…out with the pigs

A book I ordered had arrived at Tunstall Library, Nat Tate – An American Artist by William Boyd. It is a spoof biography, I’m reading it as part of my researching as I write Traitor to the Cause, which is a novel written as if it is an autobiography. I am also reading The Autobiography of Alice B Toklas, Gertrude Stein’s autobiography, but written as if of her best friend.

After picking that up I went to look in the literature/poetry section as I wanted a book about poetic forms, someone having borrowed my Oxford Dictionary of Literary Terms many years ago and never been heard of again. Looking along the shelf the library numbering system created a lovely clash, next to Teach Yourself Creative Writing was a book called Working Ferrets.

As I wandered back to my flat with Working Ferrets in my bag alongside two William Boyd books, it led me to think how important the unexpected clash of objects, people, events creates a tension or humour in a piece of work. As (in my mind) a visual artist this is used all the time, whether to highlight or counterbalance. Much of surrealism depends on these oppositional elements. British humour has for a long time, look at how many plays and films depend on a working class character moving in the upper class and vice versa or the mistaken venue.

In my poem on the events around personal grief, Then Nothing to Do, I used this technique. The poem is in two parts set around the deaths of my father and mother 25 years apart. One of the things I find around these periods is how in times of the deepest grief things happen as a counterpoint.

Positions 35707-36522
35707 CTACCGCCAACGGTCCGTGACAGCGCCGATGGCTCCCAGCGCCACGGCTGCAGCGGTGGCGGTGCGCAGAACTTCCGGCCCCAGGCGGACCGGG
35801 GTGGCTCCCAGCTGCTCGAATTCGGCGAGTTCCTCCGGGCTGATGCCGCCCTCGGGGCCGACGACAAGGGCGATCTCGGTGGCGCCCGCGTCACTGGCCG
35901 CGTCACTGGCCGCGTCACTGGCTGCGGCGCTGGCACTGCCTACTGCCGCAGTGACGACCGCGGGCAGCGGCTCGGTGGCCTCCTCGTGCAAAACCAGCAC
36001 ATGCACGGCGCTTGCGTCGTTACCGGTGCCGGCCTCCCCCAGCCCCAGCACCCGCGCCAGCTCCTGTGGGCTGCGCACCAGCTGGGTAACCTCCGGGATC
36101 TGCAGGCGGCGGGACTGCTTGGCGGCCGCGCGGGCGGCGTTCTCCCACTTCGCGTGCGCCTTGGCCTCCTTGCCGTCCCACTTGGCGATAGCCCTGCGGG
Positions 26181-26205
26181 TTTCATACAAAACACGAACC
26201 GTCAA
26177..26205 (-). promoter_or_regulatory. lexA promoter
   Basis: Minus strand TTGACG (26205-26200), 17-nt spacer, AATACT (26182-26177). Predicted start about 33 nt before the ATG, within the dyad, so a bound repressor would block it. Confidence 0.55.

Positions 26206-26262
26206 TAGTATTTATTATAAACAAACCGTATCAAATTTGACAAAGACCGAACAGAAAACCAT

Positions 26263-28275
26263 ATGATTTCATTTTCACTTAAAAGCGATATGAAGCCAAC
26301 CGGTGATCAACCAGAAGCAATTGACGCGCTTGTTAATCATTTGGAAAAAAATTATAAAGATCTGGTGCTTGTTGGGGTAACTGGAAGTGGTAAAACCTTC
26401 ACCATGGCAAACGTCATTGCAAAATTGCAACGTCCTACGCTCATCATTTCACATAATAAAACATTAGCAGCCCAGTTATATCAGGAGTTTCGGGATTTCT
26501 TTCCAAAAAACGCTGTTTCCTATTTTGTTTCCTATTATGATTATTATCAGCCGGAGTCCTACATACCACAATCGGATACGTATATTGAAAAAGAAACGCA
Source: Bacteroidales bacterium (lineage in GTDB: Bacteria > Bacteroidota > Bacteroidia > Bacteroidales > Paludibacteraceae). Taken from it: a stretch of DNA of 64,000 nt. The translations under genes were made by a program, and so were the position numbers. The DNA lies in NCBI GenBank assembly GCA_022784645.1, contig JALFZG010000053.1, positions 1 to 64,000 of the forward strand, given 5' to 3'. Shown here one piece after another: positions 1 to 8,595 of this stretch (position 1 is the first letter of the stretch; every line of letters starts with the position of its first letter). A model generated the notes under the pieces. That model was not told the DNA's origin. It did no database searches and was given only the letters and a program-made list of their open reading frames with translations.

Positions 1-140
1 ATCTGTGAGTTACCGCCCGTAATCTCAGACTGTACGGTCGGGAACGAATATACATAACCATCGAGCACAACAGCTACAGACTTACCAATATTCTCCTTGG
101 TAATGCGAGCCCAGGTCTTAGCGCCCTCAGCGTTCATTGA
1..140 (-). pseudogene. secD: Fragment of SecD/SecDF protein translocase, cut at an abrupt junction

When my father died my parents lived in Llanfair Caereinion in mid Wales. I rang the local funeral director and was told by his wife that he was ‘…out with the pigs’. Of course there were not enough people living in the large rural area to warrant a full time funeral director, but the contrast and breaking of a ‘spell’ made me and my mother (who was totally devastated), smile, it brought in a reality to the situation.

Over the years I have read quite a few autobiographies. It is an odd genre, how many are really and truly honest. How many of us could write about ourselves with the distance and understanding that a good biography has. I don’t read the footballers or stars writings, though I did read a Stanley Matthews’ 1947 book about his growing up as there are members of my family mentioned. One of my favourites is Luis Bunuel’s My Last Breath. In it he writes of his lifelong quest to find the perfect cocktail and at the very end of his life how he may fool people and ask for a priest, just to have the final laugh.

Gunter Grass has written two very different autobiographies. The first Peeling the Onion is a fairly straight story of his life up to the writing and publication of The Tin Drum. He writes about the fact he was a member of the Hitler Youth and a teenage soldier at the very end of the war, and how he was brainwashed by the Nazi regime. There is a lovely bit where he is hiding in a ditch with another young soldier who plans to become a priest, and thinks this may have been the current Pope!

In his second autobiography he moves into a very different sphere. The Box: Tales from the Darkroom, in this he uses the fantastical realism of his novels. The book is a set of gatherings where his children dissect his faults over meals which he lovingly describes. They use photographs that a woman who has lived with them has taken on her very special box camera, and show another hidden truth from often impossible angles. It is one of my favourite books of any genre and I realise I could slip towards it as my character in Traitor, Vincent, is a photographer opening up the deep yellow Kodak photographic paper boxes to find his past!

Perhaps a new line of work for Vincent will develop from reading Working Ferrets!

Today’s photograph is of the magnificent Victorian cast iron sign for Tunstall Library. A sunny mild windy day, I’ve made it black and white as it shows the workmanship better. The other two are inside the Library showing the linked motifs.

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To read Then Nothing To Do go to https://docs.google.com/viewer?a=v&pid=sites&srcid=ZGVmYXVsdGRvbWFpbnx0aW1kaWdnbGVzfGd4OjUxMzQ0ZDRjMzJhMDU0ZTM

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